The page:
Advice for Newsweek from Henry Luce

Has anyone in history ever been as busy as Jon Meacham?

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Has anyone in history ever been as busy as Jon Meacham? When the Washington Post Company announced one day last week that it was giving up the struggle to save Newsweek and looking for a buyer, editor-in-chief Meacham revealed that he already had phone messages from two billionaires that he hadn’t yet gotten around to returning. This is amazing, is it not? You would think that journalistic curiosity alone would propel you to return those calls. I myself have a strict policy of promptly returning all calls from billionaires—whether or not I happen to have a money-losing newsmagazine I’m trying to unload. This is not actually a policy I’ve ever had occasion to apply. No billionaire has ever called me (or I didn’t get the message if he or she did). But I’ve met the odd billionaire at parties (true) and massage parlors (not true) and (true) once bumped into Bill Gates waiting for carryout at a Thai restaurant in Seattle. And my impression—though I could be wrong—is that, like everybody really, they are less likely to take a used newsmagazine off your hands if you give the fever any time at all to pass. Nor do they tend to enjoy hearing or reading in the national media that they mean no more to you than a couple of pink phone messages. Just like ordinary folks, billionaires want love. Or if not love, they want their phone calls returned. Just a guess.

Since we apparently cannot rely on Meacham, I have been looking for clues to saving Newsweek in The Publisher, Alan Brinkley’s new biography of Henry Luce, founder of Time and inventor of the newsmagazine. Brinkley, the first biographer to have access to all of Luce’s letters and other documents, confirms that Time was intended from the start to be what we now call “aggregation” or (if we’re being hoity-toity) “curation.” Although it later succumbed to bureaucratic bloat—an insane system of researchers feeding material to reports who fed it to writers—at the beginning it was just a lot of smart-ass Yalies rewriting the New York Times. Brinkley describes sliced-up copies of the Times and piles of foreign magazines everywhere around the offices. Luce’s idea, and that of his business partner, Briton Hadden, was to condense all the news busy people needed to know into one weekly read. The magazine, Luce wrote, would “serve the illiterate upper classes, the busy business man, the tired debutant, to prepare them at least once a week for a table conversation.” There was not a lot of brooding about other people’s intellectual property rights.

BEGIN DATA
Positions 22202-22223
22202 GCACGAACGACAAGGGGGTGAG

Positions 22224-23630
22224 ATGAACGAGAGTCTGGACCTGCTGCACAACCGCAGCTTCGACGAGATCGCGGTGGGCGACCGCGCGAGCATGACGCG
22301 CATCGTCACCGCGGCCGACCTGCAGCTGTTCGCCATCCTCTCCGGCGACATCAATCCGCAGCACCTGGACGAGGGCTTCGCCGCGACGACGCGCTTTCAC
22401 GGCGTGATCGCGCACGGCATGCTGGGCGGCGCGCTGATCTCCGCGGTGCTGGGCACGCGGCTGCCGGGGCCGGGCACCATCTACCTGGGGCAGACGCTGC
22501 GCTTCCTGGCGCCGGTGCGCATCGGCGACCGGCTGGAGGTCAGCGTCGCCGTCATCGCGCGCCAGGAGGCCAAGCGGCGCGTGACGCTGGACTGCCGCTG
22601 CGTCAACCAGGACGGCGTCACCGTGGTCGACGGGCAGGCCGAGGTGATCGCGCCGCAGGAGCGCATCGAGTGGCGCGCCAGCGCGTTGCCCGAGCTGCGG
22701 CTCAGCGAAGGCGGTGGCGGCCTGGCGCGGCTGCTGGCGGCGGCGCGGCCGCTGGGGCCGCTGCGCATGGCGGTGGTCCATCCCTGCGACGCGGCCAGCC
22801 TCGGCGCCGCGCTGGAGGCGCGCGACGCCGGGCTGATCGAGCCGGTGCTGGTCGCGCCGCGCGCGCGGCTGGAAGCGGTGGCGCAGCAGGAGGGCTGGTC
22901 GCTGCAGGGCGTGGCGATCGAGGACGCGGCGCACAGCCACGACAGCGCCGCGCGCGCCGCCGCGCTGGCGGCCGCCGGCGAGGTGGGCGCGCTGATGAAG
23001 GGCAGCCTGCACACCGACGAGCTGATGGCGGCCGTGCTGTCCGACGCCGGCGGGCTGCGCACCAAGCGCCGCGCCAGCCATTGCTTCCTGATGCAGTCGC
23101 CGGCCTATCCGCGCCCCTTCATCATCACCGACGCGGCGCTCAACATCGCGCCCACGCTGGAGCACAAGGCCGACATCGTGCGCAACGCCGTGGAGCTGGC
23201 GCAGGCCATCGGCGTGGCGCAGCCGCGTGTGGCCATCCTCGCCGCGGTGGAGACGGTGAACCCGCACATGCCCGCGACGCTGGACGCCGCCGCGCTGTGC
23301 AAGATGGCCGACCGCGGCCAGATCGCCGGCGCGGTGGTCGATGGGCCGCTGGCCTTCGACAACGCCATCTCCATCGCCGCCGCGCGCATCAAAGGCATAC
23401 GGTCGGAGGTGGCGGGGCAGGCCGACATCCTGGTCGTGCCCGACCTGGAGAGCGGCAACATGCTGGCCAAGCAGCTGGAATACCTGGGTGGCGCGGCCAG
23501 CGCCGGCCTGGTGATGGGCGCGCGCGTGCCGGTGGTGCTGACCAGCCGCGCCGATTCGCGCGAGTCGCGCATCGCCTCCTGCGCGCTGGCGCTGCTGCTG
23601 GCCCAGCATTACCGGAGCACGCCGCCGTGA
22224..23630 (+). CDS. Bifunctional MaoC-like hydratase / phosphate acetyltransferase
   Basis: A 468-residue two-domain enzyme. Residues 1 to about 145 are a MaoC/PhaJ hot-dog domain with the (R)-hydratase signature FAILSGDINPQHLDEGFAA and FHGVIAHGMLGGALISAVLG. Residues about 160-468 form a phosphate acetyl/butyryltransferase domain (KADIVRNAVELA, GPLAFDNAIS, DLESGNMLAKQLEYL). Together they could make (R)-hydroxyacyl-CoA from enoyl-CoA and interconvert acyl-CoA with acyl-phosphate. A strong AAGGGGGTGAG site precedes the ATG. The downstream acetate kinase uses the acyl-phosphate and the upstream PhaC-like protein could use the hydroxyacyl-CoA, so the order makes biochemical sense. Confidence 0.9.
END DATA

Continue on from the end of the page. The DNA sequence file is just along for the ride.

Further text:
Time was like a web site in another way, too: in its attitude toward “bias.” Basically, Time didn’t care about it. The magazine’s founders wanted it to be informative and accurate, but Luce and his disciples didn’t heartache about “balance” or hesitate to insert their own, strong opinions (especially, and legendarily, Luce’s opinions) into the magazine.

The problem with the newsmagazines is that they have wandered far from this original idea of just summarizing—intelligently, and with attitude—what happened last week. Meacham said at the time of Newsweek’s last remake a year ago that his model was the Economist. The Economist actually does follow pretty closely the Luce formula of lots of short articles about last week everywhere on the globe. (And when I worked in the American department of the Economist, there were plenty of sliced up copies of the New York Times lying about.) But oddly, Newsweek didn’t really do anything like this in its remake.

The magazine that most closely follows the Luce formula today is The Week, which arrived in the US just a few years ago and is having a tremendous success while Time flounders and Newsweek drown. And it’s a success on paper. I have never even been to its website.

If The Week rings up, Jon, take the call. Please.

This article is from the archive of our partner The Wire.